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Nadaka, Contemporary Indian and World Music

     
Nadaka, My Story

NEWS TODAY

April 10, 2002

Nadaka - adding the right mix

Nadaka, after having enthralled lovers of Indian classical music by working alongside many renowned Indian musicians like A R Rahman, Vikku Vinayakram, Ganesh and Kumaresh, has yet again come out with three albums, 'The Lotus Trilogy' a three set of meditation music.
Nadaka, who was in Chennai last week for the preparation of the launch of his new album unwounded the successful musical pilgrimage he head undertaken. For him, The Lotus Trilogy is an 'interpretation of Indian music which has neither too much Carnatic nor Hindustani influences'.

The new album is based on acoustics and should be listened to in 'a silent and peaceful atmosphere without any disturbance as it contains a lot of subtleties' and Nadaka hopes that it will be a relief to people who suffer from the fast - paced life of today.

The preparation for the album, which took him almost two years to complete, started much before as the idea was actually proposed by an European record company and immediately took it up as a challenge', Nadaka states. 'It is just not music but a whole concept like philosophy', he adds.

The Trilogy contains a lot of sounds of nature that he himself had recorded from various places in rural India 'away from hustle and bustle of urban life'. Becoming eloquent on the latest attempt, Nadaka said the first and third parts contain a lot of Indian elements while traditional Tibetan elements are included in the second. Though Indian elements are there, he explains that he follows his own.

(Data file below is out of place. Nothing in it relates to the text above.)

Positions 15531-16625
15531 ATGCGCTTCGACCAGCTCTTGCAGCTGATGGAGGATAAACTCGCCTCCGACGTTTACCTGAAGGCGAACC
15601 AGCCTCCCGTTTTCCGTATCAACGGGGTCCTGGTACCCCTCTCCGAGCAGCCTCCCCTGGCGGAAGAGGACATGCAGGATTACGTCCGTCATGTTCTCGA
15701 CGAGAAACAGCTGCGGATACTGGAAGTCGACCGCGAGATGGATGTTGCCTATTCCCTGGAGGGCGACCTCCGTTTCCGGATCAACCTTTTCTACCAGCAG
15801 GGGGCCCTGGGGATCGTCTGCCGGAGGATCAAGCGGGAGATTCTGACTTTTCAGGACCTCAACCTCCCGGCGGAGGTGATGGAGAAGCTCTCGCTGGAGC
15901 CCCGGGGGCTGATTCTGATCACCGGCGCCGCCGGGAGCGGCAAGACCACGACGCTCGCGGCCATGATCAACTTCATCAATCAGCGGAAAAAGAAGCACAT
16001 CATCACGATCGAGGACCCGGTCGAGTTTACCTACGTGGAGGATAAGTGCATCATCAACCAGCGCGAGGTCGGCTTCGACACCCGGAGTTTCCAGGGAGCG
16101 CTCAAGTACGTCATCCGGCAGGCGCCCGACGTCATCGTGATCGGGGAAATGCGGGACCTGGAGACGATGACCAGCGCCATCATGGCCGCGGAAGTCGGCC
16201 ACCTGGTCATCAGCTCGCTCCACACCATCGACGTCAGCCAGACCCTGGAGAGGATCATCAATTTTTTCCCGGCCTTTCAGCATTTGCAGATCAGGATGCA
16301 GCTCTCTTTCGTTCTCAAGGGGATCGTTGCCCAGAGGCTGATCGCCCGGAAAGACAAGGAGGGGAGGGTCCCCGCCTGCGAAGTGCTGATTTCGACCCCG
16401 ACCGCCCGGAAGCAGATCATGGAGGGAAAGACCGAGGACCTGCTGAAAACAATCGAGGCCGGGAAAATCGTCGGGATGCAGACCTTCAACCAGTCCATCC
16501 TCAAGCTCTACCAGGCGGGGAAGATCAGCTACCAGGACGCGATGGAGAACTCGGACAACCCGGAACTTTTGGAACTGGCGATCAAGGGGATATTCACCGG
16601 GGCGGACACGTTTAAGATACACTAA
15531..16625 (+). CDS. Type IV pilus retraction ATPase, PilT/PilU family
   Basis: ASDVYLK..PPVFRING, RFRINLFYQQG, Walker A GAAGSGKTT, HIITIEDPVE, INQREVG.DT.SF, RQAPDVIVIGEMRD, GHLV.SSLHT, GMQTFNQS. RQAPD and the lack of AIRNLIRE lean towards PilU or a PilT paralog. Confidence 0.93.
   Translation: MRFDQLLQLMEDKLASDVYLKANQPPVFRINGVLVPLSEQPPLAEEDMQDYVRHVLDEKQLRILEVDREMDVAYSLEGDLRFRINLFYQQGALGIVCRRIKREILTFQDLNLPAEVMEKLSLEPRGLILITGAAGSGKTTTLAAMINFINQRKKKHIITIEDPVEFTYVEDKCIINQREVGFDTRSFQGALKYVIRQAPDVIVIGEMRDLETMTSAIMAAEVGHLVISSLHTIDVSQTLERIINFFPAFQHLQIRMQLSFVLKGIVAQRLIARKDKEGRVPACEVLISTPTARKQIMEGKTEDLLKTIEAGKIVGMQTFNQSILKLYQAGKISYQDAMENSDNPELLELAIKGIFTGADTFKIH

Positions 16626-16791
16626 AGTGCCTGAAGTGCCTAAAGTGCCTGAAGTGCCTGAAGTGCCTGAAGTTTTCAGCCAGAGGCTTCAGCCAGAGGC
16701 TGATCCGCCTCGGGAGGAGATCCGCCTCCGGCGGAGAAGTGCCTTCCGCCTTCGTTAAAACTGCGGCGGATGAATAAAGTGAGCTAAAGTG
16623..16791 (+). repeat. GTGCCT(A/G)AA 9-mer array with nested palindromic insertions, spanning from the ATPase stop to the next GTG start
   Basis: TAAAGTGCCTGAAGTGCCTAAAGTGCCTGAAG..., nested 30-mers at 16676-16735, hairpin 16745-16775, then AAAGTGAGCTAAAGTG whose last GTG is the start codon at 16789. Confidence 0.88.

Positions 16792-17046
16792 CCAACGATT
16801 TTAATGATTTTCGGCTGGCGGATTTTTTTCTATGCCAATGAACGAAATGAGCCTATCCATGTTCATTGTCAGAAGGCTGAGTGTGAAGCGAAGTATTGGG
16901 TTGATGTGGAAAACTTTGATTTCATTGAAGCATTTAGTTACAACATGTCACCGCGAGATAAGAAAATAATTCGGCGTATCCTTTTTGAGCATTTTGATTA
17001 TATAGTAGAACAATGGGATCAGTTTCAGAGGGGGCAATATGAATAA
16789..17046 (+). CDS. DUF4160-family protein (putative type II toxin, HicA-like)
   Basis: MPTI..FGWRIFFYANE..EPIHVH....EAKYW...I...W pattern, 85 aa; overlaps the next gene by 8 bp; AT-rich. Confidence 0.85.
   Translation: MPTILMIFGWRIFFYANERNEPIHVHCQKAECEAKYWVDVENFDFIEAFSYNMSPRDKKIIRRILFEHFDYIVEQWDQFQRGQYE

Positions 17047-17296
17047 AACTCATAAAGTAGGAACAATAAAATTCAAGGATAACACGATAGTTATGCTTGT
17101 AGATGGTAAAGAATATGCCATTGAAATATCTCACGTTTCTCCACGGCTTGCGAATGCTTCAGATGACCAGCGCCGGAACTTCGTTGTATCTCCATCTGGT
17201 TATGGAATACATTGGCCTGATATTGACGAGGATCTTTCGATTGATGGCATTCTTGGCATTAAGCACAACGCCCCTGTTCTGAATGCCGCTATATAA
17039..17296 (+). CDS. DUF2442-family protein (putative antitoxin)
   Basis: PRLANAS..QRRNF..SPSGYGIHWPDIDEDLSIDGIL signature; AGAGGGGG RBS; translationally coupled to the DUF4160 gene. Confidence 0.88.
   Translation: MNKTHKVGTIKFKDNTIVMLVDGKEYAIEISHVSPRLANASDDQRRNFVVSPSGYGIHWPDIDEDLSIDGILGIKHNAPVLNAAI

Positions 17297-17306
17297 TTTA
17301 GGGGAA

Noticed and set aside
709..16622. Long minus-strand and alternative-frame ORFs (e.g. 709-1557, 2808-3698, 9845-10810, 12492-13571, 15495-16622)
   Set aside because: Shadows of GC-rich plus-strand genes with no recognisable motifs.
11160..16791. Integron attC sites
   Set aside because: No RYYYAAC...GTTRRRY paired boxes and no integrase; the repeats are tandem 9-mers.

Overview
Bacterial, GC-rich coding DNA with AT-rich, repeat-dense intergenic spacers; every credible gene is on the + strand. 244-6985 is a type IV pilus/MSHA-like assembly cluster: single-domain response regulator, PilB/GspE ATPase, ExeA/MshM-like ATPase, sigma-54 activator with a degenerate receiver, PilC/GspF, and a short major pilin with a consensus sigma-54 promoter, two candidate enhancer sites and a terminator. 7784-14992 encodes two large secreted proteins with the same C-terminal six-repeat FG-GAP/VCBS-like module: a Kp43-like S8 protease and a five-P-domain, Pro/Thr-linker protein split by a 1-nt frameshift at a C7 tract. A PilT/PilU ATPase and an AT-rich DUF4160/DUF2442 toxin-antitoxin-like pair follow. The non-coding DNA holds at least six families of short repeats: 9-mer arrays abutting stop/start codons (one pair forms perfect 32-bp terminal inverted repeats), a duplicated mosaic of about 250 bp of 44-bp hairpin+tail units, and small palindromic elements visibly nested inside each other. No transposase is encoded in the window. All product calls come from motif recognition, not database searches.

Besides, good research has gone into it to get the right Sanskrit pronunciation of the words in mantras that are featured in the cassettes.

With this guitar, he skillfully blends the techniques of ragas with chords and harmonies more akin to Western music. 'I felt attached to Indian philosophy and took on playing Indian music' and he made it his speciality to work with Indian musicians,' he notes.

Can we call it fusion music? Nadaka disagrees as, according to him, fusion was much more related to Jazz music only and he likes to consider his music as Indian and World Music.